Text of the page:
Summary: The term combinatorial Gray code was introduced in 1980 to refer to any method for generating combinatorial objects so that successive objects differ in some prespecified, small way. This notion generalizes the classical binary reflected Gray code scheme for listing n-bit binary numbers so that successive numbers differ in exactly one bit position, as well as work in the 1960s and 1970s on minimal change listings for other combinatorial families, including permutations and combinations.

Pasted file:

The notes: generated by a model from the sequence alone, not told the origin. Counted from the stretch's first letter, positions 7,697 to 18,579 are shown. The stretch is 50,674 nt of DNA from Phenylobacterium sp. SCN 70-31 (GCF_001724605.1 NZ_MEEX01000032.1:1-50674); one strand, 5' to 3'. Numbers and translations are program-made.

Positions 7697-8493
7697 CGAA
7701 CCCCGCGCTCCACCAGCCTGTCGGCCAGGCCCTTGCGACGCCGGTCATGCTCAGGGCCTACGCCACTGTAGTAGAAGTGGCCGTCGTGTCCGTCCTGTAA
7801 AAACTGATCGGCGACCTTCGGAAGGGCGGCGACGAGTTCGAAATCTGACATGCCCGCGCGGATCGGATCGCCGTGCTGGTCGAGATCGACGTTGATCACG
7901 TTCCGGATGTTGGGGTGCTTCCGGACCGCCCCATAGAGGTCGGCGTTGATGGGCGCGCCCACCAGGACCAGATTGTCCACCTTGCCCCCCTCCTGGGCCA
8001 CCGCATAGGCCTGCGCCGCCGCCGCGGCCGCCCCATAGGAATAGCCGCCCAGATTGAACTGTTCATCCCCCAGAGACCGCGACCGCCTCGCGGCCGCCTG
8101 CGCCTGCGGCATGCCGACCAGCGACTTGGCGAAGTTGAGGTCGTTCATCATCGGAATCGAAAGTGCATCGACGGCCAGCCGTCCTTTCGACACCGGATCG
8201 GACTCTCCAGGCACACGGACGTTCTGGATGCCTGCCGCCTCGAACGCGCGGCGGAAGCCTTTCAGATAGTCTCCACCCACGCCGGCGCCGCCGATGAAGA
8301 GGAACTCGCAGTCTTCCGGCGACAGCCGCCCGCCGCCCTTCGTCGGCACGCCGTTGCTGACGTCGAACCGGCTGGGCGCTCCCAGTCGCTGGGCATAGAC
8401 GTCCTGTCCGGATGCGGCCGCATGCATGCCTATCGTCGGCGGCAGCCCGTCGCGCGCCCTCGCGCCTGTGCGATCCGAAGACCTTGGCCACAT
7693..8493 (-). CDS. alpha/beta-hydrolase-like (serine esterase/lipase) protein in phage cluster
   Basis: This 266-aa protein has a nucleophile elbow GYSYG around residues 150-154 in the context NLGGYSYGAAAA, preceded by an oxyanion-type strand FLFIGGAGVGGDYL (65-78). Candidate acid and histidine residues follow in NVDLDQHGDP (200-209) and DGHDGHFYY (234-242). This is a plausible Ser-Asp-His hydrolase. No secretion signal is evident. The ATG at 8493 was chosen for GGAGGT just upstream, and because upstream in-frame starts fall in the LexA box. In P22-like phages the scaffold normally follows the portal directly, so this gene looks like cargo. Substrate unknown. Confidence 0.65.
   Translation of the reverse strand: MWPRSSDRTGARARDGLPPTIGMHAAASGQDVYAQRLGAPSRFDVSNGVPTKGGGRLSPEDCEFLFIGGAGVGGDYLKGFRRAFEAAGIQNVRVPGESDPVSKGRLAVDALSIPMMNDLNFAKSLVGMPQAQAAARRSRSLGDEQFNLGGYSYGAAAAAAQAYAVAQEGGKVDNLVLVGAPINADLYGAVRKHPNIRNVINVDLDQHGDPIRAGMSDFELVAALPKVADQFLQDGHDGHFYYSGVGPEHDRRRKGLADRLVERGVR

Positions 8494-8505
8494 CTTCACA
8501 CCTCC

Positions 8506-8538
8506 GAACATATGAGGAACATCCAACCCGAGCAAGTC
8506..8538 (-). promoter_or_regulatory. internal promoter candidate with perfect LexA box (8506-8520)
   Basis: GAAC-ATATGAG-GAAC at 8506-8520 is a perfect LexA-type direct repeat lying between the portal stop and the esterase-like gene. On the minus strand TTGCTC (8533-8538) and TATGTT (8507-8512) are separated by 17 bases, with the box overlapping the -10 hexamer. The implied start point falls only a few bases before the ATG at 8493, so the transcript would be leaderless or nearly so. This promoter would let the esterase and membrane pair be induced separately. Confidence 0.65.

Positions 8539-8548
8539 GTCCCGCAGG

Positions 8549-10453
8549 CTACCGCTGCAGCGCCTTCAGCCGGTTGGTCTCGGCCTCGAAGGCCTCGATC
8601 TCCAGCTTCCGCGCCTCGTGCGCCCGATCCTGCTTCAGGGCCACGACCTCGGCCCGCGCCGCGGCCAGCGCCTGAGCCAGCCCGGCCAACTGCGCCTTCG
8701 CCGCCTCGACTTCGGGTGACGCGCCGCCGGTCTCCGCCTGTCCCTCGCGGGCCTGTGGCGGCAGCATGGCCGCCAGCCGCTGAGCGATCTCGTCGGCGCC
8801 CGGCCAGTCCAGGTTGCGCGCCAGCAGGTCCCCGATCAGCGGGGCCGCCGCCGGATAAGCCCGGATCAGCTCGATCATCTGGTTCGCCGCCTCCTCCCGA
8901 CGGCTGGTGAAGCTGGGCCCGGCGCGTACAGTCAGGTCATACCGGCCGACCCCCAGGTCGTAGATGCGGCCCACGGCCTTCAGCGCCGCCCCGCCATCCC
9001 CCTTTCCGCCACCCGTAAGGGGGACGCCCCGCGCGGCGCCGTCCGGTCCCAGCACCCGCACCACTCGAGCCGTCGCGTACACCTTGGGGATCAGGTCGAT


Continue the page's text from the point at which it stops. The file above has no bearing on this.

The area of combinatorial Gray codes was popularized by H. S. Wilf in his invited address at the SIAM Conference on Discrete Mathematics in 1988 and his subsequent SIAM monograph [Combinatorial algorithms: an update, CBMS-NSF Reg. Conf. Ser. Appl. Math. 55 (1989; Zbl 0695.05002)] in which he posed some open problems and variations on the theme. This resulted in much recent activity in the area, and most of the problems posed by Wilf are now solved.
In this paper, we survey the area of combinatorial Gray codes, describe recent results, variations, and trends, and highlight some open problems.